July 9th; Medical Attila zooms across town in the heat to save my bacon. Balint tells me he swam across Lake Balaton in a big event on Saturday. Drinks after seven with Brother Stephen and Brother Tim. The wonders of folded paper.
July 8th; Three days ago reset the image that glows behind all the little file & folder icons on my laptop screen (the background so strangely called a "desktop") to a gravely serene Duccio painting on wood. A "polyptych", no less. Prefer this one, but needed a lying-down oblong, rather than a sitting-up one. Thought perhaps it was time some computer icons met the real thing.

July 7th; For three days now have been trying a regimen of 3 or 4 cold baths a day, each lasting a minimum of five minutes. If you run a very cold bath on a hot day and immerse all but your face, the effect is interesting. The room begins to spin, and the taps sometimes grow larger or smaller. Or else they visibly move in one direction (usually left to right) against the grid of bathroom wall tiles. Of course this is a (very vivid) illusion and they keep snapping back into place. Like delirium but without the sick fever feeling. Quite something. The sensation afterwards is wonderful, and the heat seems pleasant and incidental for about 3/4 of an hour. Reminds me of some comedian who said he used to smoke hash but now at his age he can get the same effect just by standing up quickly. Worry a bit about Norbert the Fish. Each time the thermometer I have made him share his wineglass with creeps into the mid-80s Farenheit, I slip a sliver of ice cube from the fridge into his water to bring it down a couple of degrees. He seems to move around in a less sluggish way after this so perhaps this is good. Talking of fish...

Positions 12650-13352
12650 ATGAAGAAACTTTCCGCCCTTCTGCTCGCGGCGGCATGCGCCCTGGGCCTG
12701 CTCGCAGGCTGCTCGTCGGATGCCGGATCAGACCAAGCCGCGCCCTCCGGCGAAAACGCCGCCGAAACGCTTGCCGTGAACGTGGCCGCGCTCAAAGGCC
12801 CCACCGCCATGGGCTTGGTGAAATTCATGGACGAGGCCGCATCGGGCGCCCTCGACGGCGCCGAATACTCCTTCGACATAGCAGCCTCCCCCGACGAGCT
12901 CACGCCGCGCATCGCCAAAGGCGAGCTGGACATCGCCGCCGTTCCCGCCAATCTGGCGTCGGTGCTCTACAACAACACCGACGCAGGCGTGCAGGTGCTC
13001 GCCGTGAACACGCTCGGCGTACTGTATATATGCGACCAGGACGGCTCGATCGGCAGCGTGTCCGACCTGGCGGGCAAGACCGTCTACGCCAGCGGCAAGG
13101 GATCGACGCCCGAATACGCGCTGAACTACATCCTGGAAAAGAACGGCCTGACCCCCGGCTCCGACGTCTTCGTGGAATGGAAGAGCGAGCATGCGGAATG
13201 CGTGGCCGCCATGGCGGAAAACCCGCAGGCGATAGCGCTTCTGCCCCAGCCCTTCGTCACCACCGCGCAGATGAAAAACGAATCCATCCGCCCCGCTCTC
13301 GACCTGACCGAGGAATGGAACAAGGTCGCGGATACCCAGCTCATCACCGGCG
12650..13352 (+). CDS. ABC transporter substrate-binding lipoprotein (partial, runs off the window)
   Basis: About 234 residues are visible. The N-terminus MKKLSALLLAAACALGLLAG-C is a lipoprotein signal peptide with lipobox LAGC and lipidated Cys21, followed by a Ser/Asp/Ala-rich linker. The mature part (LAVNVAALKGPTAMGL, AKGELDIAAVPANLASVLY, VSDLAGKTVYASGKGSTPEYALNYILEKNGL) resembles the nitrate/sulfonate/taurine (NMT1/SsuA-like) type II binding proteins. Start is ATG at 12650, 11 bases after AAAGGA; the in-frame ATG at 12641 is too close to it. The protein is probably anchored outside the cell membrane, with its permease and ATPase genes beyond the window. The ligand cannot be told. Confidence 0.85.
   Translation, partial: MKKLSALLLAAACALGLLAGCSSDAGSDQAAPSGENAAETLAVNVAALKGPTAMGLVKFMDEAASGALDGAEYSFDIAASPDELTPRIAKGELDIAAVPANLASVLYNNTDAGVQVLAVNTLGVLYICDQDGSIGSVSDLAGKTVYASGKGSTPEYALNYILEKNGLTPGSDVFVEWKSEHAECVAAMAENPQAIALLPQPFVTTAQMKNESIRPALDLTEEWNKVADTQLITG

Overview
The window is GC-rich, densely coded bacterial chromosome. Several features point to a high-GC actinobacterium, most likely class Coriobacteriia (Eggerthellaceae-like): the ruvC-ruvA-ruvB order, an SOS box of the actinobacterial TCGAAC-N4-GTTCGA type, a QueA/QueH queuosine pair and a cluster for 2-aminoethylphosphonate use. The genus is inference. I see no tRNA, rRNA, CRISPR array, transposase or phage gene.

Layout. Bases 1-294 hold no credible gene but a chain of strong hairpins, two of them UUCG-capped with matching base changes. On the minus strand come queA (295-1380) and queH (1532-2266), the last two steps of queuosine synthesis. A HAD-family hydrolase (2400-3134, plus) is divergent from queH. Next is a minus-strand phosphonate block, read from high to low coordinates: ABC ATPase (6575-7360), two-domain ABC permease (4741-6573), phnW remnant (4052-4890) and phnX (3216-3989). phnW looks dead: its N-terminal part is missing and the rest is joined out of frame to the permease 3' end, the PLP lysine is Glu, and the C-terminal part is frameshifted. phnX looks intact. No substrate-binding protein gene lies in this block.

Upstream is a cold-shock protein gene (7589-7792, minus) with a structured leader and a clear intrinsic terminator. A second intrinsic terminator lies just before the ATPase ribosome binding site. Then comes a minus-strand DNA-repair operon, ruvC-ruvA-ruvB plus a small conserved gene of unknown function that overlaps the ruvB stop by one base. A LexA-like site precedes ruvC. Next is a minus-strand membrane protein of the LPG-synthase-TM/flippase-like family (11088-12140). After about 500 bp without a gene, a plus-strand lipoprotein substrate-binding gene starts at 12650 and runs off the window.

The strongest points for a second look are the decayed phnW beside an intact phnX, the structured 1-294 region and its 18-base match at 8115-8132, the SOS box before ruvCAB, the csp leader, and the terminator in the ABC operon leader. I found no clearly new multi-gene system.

July 6th; In the heat of the afternoon, Attila brings some beers round and answers my questions about dentistry. I get to Jeremy & Csilla almost an hour late but they kindly invite me to join them for curry, and proper thunder & rain out on the street comes with nightfall. When the local council water the tarmac by day, a warm scent of wet road fills the air, and we get this again.
A nice simple graphic image, but doesn't this have to be depicting two gay stags? Even if they kiss, a girl deer (doe) gets much less in the way of antlers, no?

July 5th; At 8pm I find Market Garden Mark watering his plants two streets away. He proudly shows me the tiny shoots of his ginger plant, tends to the monstrous and apparently unstoppable Tomato Being, and explains some different bugs, good and bad. Apparently watering with chilly water can give plants Cold Shock, and the Hungarians have a special word for the foot-wide gap that should be weeded between two adjacent plots. Much to learn. Around 9pm the light suddenly starts to dim and as we walk towards his tram, jabs of lightning peep round dark street corners in the distance. Later meet Terri. We briefly discuss Diana Athill and Germaine Greer, and Terri explains Alvi's intriguing new mobile-phone app, a map application that shows you if there are nearby adventurous people interested in meeting up for a drink.